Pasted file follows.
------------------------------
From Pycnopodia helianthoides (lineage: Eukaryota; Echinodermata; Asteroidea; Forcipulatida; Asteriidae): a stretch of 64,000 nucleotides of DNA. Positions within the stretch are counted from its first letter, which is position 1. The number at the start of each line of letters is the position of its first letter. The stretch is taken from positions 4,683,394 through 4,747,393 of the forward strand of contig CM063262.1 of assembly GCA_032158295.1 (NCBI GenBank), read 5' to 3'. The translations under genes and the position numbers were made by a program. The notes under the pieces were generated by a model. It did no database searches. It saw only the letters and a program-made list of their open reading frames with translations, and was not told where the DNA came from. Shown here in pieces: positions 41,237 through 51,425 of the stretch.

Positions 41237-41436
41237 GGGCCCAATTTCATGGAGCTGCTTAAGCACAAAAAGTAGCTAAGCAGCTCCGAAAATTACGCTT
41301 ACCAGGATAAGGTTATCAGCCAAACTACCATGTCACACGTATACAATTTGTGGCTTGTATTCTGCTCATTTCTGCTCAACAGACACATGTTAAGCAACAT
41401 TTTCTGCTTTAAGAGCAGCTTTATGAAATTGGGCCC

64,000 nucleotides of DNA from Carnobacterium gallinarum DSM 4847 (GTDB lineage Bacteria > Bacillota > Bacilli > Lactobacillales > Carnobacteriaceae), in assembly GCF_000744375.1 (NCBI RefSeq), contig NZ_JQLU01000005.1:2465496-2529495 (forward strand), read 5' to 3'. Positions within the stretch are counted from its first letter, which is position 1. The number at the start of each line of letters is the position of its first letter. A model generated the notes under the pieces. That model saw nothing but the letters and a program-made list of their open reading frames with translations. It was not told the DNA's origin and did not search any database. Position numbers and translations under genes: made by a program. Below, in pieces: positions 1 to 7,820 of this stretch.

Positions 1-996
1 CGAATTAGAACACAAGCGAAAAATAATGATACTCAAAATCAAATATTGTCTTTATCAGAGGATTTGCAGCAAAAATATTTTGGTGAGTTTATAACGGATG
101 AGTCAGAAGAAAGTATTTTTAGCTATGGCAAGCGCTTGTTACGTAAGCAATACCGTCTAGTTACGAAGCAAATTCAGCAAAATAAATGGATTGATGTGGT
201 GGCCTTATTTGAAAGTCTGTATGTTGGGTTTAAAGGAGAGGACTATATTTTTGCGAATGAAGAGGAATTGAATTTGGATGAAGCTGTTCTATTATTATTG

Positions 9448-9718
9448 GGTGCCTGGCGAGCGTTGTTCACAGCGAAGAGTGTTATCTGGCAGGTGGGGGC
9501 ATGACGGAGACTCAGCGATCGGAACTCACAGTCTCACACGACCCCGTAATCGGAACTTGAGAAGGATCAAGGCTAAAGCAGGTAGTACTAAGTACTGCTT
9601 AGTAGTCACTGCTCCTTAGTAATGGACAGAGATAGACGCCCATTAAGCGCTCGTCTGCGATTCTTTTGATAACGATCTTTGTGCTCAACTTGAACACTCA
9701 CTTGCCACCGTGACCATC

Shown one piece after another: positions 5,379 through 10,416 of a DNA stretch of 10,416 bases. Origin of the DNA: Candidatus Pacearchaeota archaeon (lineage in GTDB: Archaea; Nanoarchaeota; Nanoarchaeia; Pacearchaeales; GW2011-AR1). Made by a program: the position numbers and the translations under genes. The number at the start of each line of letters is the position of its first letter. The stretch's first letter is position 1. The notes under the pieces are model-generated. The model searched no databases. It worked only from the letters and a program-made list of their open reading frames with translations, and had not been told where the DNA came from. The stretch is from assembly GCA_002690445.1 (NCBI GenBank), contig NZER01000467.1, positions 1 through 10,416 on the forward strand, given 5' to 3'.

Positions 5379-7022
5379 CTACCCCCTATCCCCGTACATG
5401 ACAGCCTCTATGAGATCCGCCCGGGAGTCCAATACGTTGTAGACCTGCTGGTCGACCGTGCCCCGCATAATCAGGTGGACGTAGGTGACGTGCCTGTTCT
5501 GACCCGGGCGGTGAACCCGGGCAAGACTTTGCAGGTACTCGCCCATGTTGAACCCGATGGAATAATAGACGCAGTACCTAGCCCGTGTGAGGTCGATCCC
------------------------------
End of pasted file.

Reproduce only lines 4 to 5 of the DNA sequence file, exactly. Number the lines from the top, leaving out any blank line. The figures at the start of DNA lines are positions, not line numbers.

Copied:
41301 ACCAGGATAAGGTTATCAGCCAAACTACCATGTCACACGTATACAATTTGTGGCTTGTATTCTGCTCATTTCTGCTCAACAGACACATGTTAAGCAACAT
41401 TTTCTGCTTTAAGAGCAGCTTTATGAAATTGGGCCC